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Palivizumab prophylaxis in haemodynamically significant congenital heart disease
  1. T F Feltes1,
  2. E Simoes1
  1. 1Department of Pediatric Cardiology, Columbus Children’s Hospital and Ohio State University, USA
  1. Correspondence to:
    Dr T F Feltes
    6th Floor, Education, 700 Children’s Drive, Columbus, Ohio 43205, USA; tfelteschi.osu.edu

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Patients with congenital heart disease (CHD) have been reported by many authors to have high rates of hospitalisation, morbidity, and mortality associated with respiratory syncytial virus (RSV) lower respiratory tract illness.1–3 However, in a recent paper in Archives of Disease in Childhood, Duppenthaler et al reported a substantially lower incidence of RSV hospitalisation in patients with “haemodynamically significant” CHD.4

They suggest that the rate of hospitalisation in their population of patients from the Canton of Bern, Switzerland was as much as four times lower than rates previously reported in the United States. Based on these results they concluded that the unrestricted use of palivizumab to prevent RSV hospitalisation was not justified.

There are several possible methodological reasons for the disparity in RSV hospitalisation rates in the calculations of both the numerator and denominator. With respect to the numerator, Duppenthaler’s methods would miss all of the nosocomial RSV disease. Furthermore, ascertaining the true incidence of RSV hospitalisation would require that all CHD patients admitted to the hospital undergo RSV screening, as was done in the international multicentre trial, not just those with symptoms judged typical of RSV.5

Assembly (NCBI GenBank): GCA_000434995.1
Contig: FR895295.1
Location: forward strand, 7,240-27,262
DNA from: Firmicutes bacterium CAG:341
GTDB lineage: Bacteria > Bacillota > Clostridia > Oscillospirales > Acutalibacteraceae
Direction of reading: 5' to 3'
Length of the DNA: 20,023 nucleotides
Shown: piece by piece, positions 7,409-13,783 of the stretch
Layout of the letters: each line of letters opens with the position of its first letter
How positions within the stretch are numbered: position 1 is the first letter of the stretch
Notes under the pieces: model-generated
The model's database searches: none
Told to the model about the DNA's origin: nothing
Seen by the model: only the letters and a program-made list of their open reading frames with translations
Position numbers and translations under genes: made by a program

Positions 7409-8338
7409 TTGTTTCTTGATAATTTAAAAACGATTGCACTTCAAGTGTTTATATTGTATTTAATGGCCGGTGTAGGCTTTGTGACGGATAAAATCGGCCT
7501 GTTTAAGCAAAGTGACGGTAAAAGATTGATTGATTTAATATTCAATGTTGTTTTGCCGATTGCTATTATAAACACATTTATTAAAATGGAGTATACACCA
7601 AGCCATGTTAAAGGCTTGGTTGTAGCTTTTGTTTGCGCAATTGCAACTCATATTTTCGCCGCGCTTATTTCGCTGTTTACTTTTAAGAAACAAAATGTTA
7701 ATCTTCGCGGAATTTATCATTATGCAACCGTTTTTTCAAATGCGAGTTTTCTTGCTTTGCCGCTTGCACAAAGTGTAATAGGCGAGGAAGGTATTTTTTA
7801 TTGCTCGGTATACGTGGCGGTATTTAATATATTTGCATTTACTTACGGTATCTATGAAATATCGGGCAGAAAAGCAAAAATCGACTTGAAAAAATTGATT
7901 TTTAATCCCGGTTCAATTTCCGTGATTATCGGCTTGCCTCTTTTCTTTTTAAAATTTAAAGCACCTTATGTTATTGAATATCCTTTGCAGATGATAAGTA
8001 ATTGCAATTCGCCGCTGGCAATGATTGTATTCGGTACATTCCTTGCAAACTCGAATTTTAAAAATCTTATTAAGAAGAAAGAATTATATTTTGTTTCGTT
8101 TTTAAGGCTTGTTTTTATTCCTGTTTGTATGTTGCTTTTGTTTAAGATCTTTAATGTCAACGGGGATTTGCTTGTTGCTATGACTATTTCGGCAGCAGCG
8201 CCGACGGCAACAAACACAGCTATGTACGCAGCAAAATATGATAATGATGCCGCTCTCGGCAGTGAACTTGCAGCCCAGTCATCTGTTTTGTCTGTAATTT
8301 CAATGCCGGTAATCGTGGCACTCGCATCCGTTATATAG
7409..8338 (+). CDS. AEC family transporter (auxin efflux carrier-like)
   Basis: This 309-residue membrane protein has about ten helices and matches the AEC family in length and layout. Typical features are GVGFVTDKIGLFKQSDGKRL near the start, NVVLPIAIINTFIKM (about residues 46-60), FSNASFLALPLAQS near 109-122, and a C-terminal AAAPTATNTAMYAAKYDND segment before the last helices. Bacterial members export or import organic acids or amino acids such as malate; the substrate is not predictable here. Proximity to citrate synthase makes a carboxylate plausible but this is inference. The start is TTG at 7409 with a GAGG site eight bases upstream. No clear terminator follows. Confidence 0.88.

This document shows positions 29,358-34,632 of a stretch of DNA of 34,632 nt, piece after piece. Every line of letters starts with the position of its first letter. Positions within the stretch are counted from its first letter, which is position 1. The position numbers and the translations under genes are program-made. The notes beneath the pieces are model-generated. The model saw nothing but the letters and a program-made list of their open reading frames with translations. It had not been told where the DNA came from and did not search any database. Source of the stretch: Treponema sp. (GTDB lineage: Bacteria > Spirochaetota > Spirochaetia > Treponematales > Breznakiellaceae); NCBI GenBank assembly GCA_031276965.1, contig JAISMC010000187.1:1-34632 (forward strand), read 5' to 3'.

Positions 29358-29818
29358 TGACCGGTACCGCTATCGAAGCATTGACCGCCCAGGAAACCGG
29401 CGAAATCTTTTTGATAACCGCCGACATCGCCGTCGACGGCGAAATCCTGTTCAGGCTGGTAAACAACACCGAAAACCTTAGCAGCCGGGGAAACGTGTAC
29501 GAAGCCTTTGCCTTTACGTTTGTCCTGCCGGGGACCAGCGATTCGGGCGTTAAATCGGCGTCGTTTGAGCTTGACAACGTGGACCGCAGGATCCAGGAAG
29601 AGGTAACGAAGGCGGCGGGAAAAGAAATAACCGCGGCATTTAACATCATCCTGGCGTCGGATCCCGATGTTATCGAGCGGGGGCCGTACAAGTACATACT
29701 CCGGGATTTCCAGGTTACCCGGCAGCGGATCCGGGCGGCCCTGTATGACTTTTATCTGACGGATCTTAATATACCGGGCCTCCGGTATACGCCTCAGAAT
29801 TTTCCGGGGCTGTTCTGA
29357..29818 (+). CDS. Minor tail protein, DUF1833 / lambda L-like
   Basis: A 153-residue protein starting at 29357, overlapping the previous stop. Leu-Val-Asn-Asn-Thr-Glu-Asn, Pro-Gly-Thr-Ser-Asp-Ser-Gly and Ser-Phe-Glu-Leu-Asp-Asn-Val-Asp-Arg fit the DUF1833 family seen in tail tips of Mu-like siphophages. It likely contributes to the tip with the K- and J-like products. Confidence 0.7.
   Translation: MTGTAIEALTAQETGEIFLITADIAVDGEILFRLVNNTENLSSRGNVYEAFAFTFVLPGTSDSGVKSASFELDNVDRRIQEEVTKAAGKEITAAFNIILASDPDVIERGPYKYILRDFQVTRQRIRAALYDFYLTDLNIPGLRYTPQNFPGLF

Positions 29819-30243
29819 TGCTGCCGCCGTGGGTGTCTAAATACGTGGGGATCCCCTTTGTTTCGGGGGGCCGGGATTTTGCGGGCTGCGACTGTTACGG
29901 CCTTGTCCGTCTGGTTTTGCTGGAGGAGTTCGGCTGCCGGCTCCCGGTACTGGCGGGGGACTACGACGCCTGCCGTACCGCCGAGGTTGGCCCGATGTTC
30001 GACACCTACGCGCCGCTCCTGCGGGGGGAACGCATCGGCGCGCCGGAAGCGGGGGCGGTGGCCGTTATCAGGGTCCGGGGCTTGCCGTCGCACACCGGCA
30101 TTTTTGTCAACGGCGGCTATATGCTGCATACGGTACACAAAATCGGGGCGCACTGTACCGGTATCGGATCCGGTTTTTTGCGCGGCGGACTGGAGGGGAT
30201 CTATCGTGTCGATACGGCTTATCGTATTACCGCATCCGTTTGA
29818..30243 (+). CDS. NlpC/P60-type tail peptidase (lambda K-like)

Finally, in a previous paper by the same authors in the first four years of the study (1997/98–2000/01),6 12 of 497 patients studied aged <5 years were identified with CHD compared to 6 of 449 aged <2 years in this study. Since the previous study encompassed children under the age of 5, the difference of six patients between the first study and this one would imply that children who were hospitalised were between the ages of 2 and 5 (making a strong case for palivizumab prophylaxis in that age group), or they were deemed to have haemodynamically insignificant heart disease (making a case for prophylaxis in this group …

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